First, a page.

The CFPB Alerts Credit Card Issuers That Marketing of Credit Card Promotional APR Offers May Violate Federal Law

abs_cfpb_dark

The Consumer Financial Protection Bureau (“CFPB”) recently issued a bulletin alerting credit card companies that they may be at risk of breaking the law as a result of the way they market promotional rates. Specifically, credit card issuers may be at risk of engaging in deceptive and/or abusive acts and practices  in connection with solicitations that offer a promotional annual percentage rate (“APR”) on a particular transaction over a defined period of time. These transactions include, but are not limited to, convenience checks, deferred interest/promotional interest rate purchases, and balance transfers. The CFPB’s areas of concern are as follows:

  • Risk of Deceptive Advertising Practices: Card issuers often market promotional offers as an opportunity for the consumer to save money. The misimpression conveyed in the promotional materials is that the only cost of obtaining the promotional interest rate is the one-time transaction fee. Credit card issuers fail to correct that misimpression by failing to provide clear and prominent information about the cost of new purchases due to the loss of the “grace period.” Said conduct may constitute a deceptive advertising practice in violation of the Dodd-Frank Act.
  • Risk of Abusive Practices: Similarly, credit card issuers may be at risk of engaging in an abusive practice if they fail to provide adequate information alerting consumers that they will be unable to maintain a grace period on new purchases if they do not repay their entire balance, including any promotional balance, by the statement due date. Credit card issuers may take unreasonable advantage of consumers by failing to adequately inform them of these conditions and by exploiting their lack of understanding to impose additional costs.  Said conduct may constitute an abusive practice in violation of the Dodd-Frank Act. Continue reading this entry

Credit Card Issuers Beware: CFPB Fires Warning Shot on Promotional APRs

abs_cfpb_light

Who could possibly object to zero or low promotional interest rates offered for convenience checks, balance transfers or new purchases?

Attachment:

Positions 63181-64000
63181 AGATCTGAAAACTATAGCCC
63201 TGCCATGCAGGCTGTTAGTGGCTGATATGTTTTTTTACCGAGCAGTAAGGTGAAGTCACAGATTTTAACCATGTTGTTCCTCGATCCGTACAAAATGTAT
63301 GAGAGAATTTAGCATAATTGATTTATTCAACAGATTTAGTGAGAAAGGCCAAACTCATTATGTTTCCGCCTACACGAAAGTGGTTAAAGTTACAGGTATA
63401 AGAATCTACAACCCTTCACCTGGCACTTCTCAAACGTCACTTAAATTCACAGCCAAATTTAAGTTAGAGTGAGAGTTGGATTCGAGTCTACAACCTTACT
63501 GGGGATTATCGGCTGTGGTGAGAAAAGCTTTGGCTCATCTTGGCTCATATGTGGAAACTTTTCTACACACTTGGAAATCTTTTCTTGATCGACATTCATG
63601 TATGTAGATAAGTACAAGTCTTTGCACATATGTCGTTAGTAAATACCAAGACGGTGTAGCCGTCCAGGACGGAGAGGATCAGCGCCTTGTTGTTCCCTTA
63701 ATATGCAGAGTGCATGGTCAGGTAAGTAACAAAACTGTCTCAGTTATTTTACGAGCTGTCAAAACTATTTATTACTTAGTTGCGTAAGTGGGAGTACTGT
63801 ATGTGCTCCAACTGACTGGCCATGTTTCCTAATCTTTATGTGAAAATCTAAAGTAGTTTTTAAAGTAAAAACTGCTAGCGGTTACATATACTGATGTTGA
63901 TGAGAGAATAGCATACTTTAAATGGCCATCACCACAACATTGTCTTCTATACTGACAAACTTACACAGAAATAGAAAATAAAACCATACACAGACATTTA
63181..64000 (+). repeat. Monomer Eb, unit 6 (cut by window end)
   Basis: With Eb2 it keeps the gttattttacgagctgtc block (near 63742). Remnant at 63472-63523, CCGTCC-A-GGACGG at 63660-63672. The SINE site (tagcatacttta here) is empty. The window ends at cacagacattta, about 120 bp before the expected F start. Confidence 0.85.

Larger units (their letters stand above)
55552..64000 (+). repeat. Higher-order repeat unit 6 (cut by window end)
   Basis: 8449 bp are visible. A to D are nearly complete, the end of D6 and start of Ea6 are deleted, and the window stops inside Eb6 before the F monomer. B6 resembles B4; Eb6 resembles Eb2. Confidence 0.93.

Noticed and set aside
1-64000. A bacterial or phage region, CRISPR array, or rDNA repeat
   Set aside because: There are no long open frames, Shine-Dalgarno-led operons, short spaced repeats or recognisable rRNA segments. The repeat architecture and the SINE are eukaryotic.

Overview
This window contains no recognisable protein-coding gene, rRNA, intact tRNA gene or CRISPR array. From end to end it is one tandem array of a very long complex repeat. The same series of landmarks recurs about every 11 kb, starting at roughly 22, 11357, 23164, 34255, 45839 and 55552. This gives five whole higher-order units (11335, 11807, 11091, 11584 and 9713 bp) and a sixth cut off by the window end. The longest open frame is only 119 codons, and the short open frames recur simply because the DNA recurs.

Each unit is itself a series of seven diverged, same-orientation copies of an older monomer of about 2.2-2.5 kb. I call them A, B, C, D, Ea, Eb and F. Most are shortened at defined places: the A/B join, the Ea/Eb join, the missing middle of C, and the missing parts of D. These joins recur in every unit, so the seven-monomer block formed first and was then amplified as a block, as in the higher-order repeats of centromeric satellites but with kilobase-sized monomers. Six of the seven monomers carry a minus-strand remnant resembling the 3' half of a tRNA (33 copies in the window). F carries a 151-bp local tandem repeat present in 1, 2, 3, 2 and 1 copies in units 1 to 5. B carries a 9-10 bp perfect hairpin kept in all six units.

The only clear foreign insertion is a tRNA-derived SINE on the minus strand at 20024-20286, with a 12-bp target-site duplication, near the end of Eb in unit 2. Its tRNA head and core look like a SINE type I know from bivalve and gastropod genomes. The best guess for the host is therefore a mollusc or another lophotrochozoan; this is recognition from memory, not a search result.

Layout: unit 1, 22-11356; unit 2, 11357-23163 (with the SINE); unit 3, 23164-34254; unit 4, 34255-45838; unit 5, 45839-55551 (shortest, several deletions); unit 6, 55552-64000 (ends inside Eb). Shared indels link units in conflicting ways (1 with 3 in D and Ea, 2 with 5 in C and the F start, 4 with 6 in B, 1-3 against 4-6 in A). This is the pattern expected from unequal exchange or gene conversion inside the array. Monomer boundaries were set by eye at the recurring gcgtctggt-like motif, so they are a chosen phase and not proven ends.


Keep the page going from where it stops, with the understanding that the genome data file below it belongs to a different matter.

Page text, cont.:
The Consumer Financial Protection Board (CFPB), that’s who.

In a new Bulletin based on its findings from examinations of large banks and card issuers, the CFPB warns that some credit card issuers may be engaging in deceptive or abusive acts or practices when promoting or offering promotional APRs, in violation of Section 1031 of the Dodd-Frank Consumer Financial Protection Act. According to the CFPB, some card issuers are failing to sufficiently warn consumers that their continued use of credit cards for purchases during a promotional period may forfeit the grace period on new purchases if the consumers do not pay the entire statement balance (including the amount subject to the promotional APR) by the payment due date.

Continue reading this entry

Federal Reserve Board Proposes to Repeal Its Regulation AA (Unfair Credit Practices)

acts and regulations

The Board of Governors of the Federal Reserve System is requesting comment on its proposal to repeal its Regulation AA, which for nearly 30 years has prohibited banks from engaging in specified unfair and deceptive credit practices.

In the Federal Trade Commission Act (the FTC Act), Congress directed the Federal Trade Commission (FTC) and the Federal Reserve Board to promulgate rules to define and prevent unfair and deceptive acts and practices. The Federal Reserve Board’s rulemaking authority under the FTC Act was limited to banks. Pursuant to this authority, the Federal Reserve Board adopted Regulation AA in 1985, closely following the FTC’s rule adopted a year earlier.